- Students and physicists traveled to the Netherlands to sleuth out a Vermeer masterpiece.
- The Dutch Golden Age has drawn scholarly attention, even in science, for centuries.
- The group used measurements, time clues, and astronomical data to pinpoint the painting's date.
Noted sky experts led by a Texas State University astronomer have put their heads together to analyze the specific time a masterpiece was painted. The group is made of retired and emeritus professors and current students, and they traveled to Delft in the Netherlands for an essential mission: to precisely date one of Johannes “Jan” Vermeer’s most beloved paintings.
Vermeer is one of the Dutch masters, a group of artists who spent the 17th century leading the western world’s interest in their specific style of painting. Vermeer is especially known for his sense of color and light, as in his most famous painting, Girl with a Pearl Earring.(Where and how he positions his model near an open window forms part of the plot of both the book and movie of the same name.)
▪️ UNLIMITED POP MECH: The coolest science and tech stories you can't find anywhere else, whenever you want them.
“Nowhere is this technical precision more evident than in his masterpiece, View of Delft, a vibrant cityscape that has captivated viewers for centuries,” Texas State University said in a statement. “Because few details of Vermeer's life survive to the present day, little is known about when View of Delft was painted.”
In an article in the new issue of Sky & Telescope, the group describes its questions and the trip and science that helped to solve it. That began with the existing body of knowledge.
“Art historians have long assumed Vermeer painted it sometime during late spring or early summer of 1660. Based on the lighting, scholars have offered a wide variety of times of day: morning, mid-day, afternoon and sunset have all been mentioned,” TSU said in the statement.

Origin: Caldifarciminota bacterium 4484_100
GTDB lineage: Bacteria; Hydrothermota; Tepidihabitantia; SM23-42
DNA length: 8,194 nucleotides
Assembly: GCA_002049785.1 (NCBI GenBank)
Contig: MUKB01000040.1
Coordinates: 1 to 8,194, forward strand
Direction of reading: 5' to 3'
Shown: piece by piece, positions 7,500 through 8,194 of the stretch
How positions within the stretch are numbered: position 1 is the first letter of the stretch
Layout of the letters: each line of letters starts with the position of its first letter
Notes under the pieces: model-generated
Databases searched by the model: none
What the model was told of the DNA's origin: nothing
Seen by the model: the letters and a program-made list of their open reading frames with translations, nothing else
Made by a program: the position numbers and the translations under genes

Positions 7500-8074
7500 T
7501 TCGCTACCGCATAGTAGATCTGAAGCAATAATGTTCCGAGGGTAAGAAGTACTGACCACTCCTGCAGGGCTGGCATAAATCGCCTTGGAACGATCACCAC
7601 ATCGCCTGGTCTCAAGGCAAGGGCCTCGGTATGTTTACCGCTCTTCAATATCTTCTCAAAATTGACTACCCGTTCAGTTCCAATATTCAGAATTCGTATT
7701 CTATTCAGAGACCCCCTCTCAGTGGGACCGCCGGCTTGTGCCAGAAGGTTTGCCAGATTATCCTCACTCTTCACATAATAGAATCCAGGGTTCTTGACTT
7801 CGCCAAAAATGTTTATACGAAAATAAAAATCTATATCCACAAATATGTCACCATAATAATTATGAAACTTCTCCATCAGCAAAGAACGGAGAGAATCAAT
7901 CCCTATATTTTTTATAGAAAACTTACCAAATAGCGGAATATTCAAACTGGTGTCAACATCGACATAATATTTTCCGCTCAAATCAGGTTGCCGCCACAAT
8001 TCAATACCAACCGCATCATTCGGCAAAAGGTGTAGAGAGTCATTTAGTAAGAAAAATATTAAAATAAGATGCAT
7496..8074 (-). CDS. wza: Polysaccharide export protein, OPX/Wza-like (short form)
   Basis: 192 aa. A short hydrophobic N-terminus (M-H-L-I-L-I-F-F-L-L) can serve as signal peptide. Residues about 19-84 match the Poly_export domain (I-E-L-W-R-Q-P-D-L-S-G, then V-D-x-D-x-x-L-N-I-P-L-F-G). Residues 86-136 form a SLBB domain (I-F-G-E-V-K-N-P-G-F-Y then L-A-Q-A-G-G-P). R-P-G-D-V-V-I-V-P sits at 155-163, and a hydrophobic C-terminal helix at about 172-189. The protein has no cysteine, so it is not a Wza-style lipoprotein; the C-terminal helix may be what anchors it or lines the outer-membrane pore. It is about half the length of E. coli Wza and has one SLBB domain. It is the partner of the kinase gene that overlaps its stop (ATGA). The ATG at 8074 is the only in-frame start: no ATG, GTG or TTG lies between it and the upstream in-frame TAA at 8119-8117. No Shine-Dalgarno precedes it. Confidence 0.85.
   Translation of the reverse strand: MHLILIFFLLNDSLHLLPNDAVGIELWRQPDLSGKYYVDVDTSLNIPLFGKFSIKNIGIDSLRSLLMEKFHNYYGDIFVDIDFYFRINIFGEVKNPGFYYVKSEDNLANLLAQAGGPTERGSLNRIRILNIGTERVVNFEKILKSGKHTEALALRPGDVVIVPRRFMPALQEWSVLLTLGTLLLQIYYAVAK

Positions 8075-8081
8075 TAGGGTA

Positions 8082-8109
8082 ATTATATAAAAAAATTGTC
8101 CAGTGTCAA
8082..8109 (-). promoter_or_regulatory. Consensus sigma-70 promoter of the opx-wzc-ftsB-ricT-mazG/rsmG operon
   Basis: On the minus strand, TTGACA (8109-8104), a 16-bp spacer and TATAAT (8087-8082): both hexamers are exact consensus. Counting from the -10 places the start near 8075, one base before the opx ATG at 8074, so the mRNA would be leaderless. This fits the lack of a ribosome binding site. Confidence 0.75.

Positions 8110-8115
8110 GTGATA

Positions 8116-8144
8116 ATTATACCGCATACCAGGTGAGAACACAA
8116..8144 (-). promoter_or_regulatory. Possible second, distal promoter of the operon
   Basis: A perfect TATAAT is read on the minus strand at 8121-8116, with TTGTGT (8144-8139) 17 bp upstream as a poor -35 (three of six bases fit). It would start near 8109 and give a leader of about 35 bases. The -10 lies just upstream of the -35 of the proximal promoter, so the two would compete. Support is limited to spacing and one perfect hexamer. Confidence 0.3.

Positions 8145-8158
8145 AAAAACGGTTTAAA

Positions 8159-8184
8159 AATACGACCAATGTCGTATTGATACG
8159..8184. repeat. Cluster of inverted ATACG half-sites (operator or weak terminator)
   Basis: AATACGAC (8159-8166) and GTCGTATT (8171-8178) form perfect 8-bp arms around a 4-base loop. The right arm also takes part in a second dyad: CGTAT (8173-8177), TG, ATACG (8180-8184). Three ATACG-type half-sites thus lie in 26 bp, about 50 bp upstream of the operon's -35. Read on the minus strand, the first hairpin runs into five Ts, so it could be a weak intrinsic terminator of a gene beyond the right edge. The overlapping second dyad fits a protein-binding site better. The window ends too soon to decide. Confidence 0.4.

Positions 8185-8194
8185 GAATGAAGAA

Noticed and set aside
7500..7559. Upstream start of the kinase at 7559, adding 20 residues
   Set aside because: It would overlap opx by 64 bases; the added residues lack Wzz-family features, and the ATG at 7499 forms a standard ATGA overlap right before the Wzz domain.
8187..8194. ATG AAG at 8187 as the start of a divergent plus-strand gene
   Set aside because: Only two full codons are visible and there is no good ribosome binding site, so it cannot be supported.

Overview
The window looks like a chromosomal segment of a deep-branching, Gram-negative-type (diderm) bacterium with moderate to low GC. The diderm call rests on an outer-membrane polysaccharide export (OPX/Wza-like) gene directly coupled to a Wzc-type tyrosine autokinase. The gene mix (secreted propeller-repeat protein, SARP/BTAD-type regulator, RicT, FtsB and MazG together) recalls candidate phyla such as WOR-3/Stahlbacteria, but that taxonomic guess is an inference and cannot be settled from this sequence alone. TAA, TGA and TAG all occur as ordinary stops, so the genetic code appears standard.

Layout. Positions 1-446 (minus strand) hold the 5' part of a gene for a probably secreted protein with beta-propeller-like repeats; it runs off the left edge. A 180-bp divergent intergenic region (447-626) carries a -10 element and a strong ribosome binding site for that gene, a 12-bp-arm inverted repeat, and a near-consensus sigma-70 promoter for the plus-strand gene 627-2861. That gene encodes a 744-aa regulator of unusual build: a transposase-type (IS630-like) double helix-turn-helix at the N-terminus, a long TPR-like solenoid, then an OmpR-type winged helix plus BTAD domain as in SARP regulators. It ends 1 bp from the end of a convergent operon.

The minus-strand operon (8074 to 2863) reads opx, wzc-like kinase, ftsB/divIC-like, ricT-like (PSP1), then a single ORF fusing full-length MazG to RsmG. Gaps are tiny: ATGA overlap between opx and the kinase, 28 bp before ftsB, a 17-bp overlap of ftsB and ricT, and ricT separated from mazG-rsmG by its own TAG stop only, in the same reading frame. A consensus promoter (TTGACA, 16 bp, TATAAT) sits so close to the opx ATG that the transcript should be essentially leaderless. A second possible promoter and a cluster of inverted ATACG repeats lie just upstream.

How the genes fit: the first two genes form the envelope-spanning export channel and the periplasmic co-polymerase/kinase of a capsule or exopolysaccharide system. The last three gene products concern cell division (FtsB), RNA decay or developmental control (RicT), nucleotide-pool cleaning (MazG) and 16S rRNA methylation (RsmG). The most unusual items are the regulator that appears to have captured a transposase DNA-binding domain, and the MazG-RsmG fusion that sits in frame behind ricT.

“Most printed sources claimed the light in the image was coming from the west in Vermeer's painting, while others were certain that the sun was high overhead. Olson and his students consulted maps of Delft and realized the view is looking north. That meant the light would be coming from the southeast, making the painting a morning scene, as some previous authors have asserted.”
From there, the details get wonderfully fiddly, beginning with an unusual tower in the painting. “The octagonal tower has a stone column projecting from each of the eight corners. In the painting, the column in the center almost, but not quite, shades the column to the left,” the statement explains.
A clock in the painting is found to represent an earlier clock style with just one hand, which changes what time it’s displaying. And the clock tower has an empty place where, eventually, some bells were installed in 1660.
Armed with this knowledge and observational data, and boosted by a lot of triangulation using Google Earth and good old fashioned measurements, the researchers brought in their powerful astronomy tools for the last part of the work. From the statement:
“Using the data collected from their research, the Texas State team used astronomical software to calculate when the sun's position in the sky at 8 a.m. local mean time in Delft to produce the observed shadows on the Nieuwe Kerk tower. The software returned only two possible date ranges: April 6-8 and September 3-4.”
Now we’ve reached a final conclusion worthy of a Sherlock Holmes tale. The team knew the far northern climate wouldn’t have leaves on the trees in April, and there are leaves in the painting. That means the September date range is the only viable possibility. The researchers concluded the painting was done in September of 1659 at the very latest.
Vermeer was born in October of 1632 and would have been just 36 at the very end of the date range including September of 1659. His large paintings could take years even after he captured the initial likeness, but the Texas team feels confident he took a look out the critical window no later than that date.
You Might Also Like